Our stocks writer delves into the fortunes of Cairn Energy after its tussle with the Indian government.
The situation at Cairn Energy (LSE:CNE) is currently intriguing: where the exploration and production stock is responding only modestly so far, to the Indian government effectively offering $1 billion (£720 million) compensation in a long-running tax dispute going back 15 years.
In recent days, the stock has jumped from a seven-month low 125p to about 175p then encountered selling by long-term holders. Yesterday, it dropped to 160p and is currently 169p.
Oil analysts at brokers differ over the stock’s current net present value but at end-2020 the balance sheet net assets were £812 million 163p a share equivalent.
Following the unexpected news from India, analysts are now targeting 235p to 315p albeit also with the prospect of a chunky special dividend.
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It is possible to question what extent of corporation tax might be due on the award (although Cairn does have losses to offset) but if Cairn was to accept the Indian government’s “offer” then it would represent circa 85% upside on an £840 million current valuation. The market has so far not seen fit to ascribe any value to the claim.
$1.7 billion awarded by international arbitration
Last December, a panel ordered the Indian government to pay Cairn $1.7 billion as compensation for the seizure and sale of a 10% stake in a former Indian operation (Cairn India, renamed Vedanta Ltd (NYSE:VEDL)), also dividends.
The dispute goes back to an internal re-organisation of Cairn in 2006 when it undertook a share transfer in an Indian operation then sold its holding to Vedanta Resources.
In 2014, India the slapped on a tax demand after 2012 retrospective legislation – triggering international arbitration by Cairn for total losses over $1.4 billion. The court awarded it $1.2 billion plus $500 million.
Last March, the Indian government appealed against this “challenge to India’s sovereign right to levy taxes” taking a similar stance against Vodafone (LSE:VOD).
In May, this prompted Cairn to file court actions to seize some of the Indian government’s estimated $70 billion overseas assets – such as international properties, and assets owned by Air India. Yet the management has reiterated an amicable settlement is preferred.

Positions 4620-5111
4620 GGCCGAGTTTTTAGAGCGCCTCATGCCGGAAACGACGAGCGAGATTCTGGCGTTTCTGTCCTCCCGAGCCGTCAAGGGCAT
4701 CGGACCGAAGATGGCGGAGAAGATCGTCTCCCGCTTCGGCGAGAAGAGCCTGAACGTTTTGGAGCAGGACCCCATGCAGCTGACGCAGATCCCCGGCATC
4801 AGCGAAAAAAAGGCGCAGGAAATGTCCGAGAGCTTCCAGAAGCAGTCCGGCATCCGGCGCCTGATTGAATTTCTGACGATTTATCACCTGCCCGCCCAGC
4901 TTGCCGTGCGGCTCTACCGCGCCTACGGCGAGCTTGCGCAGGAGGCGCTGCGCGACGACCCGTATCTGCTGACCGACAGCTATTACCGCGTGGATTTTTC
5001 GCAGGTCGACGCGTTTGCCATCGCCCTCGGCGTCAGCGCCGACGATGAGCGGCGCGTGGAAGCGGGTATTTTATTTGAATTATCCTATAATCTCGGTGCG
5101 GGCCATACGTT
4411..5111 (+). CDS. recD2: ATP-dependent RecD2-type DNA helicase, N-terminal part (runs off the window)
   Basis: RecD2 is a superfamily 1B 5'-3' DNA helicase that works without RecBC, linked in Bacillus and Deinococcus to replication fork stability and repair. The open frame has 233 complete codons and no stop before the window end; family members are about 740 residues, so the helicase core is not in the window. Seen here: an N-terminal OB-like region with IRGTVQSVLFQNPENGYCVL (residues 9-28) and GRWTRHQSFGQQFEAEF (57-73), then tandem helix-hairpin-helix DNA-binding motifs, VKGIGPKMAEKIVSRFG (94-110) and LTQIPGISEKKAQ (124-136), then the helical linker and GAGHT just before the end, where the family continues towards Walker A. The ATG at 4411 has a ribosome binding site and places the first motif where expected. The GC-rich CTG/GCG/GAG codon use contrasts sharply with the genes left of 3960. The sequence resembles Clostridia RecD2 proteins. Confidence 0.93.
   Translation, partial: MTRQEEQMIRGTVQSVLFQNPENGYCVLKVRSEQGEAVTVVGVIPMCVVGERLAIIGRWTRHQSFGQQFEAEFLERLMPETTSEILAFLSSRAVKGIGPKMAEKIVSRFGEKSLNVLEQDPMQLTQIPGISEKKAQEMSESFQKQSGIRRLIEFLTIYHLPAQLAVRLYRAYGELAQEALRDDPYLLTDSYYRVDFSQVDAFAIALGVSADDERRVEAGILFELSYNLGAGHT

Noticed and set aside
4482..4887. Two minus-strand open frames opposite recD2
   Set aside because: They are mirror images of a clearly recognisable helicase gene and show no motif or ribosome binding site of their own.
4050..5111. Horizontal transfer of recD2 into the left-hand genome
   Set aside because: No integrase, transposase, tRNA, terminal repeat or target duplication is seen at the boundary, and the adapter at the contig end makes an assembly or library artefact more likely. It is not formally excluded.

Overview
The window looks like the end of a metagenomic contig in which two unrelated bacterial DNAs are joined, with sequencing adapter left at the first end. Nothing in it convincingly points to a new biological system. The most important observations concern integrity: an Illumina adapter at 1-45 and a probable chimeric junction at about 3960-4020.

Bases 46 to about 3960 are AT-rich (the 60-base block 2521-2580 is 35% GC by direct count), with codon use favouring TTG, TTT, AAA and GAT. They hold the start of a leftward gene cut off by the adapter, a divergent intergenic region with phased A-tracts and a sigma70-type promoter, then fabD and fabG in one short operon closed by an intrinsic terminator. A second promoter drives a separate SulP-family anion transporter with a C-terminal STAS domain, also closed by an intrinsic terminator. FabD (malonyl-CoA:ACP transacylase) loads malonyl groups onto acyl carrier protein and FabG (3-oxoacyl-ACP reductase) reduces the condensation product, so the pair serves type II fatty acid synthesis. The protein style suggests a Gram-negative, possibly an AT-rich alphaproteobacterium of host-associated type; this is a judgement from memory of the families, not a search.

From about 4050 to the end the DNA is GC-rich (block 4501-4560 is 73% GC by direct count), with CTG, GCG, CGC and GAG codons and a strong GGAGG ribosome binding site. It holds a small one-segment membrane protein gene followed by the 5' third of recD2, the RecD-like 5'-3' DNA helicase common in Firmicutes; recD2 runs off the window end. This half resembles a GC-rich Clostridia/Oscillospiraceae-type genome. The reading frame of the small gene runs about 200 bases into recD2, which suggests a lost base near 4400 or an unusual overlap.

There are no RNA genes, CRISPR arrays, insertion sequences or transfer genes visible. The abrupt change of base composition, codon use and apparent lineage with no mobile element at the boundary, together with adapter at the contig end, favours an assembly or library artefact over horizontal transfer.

India has finally come off its high horse, for a deal
Its dilemma is having dented foreign investor confidence – just when outside investment is really needed to help the country recover from Covid-19 disruption.
An additional $270 million will go to various international companies including Vodafone; but in order to settle, the affected companies have to accept the principal amount, no interest will be forthcoming.
So, is India offering enough for Cairn now to see reason to settle? Potentially, they could seek more by way of an appeal but which would extend the matter out.
The market’s cautious reaction so far is presumably doubt as to how long it could take for circa $1 billion to actually appear in a bank account, after India has dragged its heels this length of time.
But if Indian lawmakers are to be believed, the lower parliament’s scrapping the 2012 retrospective tax law on foreign investors takes instant effect, with the upper house expected to approve the change imminently this week.
The stock did dip to 160p yesterday morning, as if in reaction to opposition parties staging a walkout of the parliament; but it rebounded seemingly after the leader of the house said the changes were in the national interest.
Now India is engaging “volte face”, it would seem unlikely to further sully its reputation among investors by going back on this.
A chief uncertainty would seem whether Cairn opts to quibble. Yes, it is possible to doubt whether $1 billion is fair restitution given the rupee has depreciated since the confiscation; also, because taxation will be involved to some degree and Cairn has engaged substantial cost and time engaging all this, over years.
But institutional shareholders may weigh on the board to cut a settlement and move on. It is a shrewd gambit by India.
Potential to apply the cash award towards ‘a new Cairn’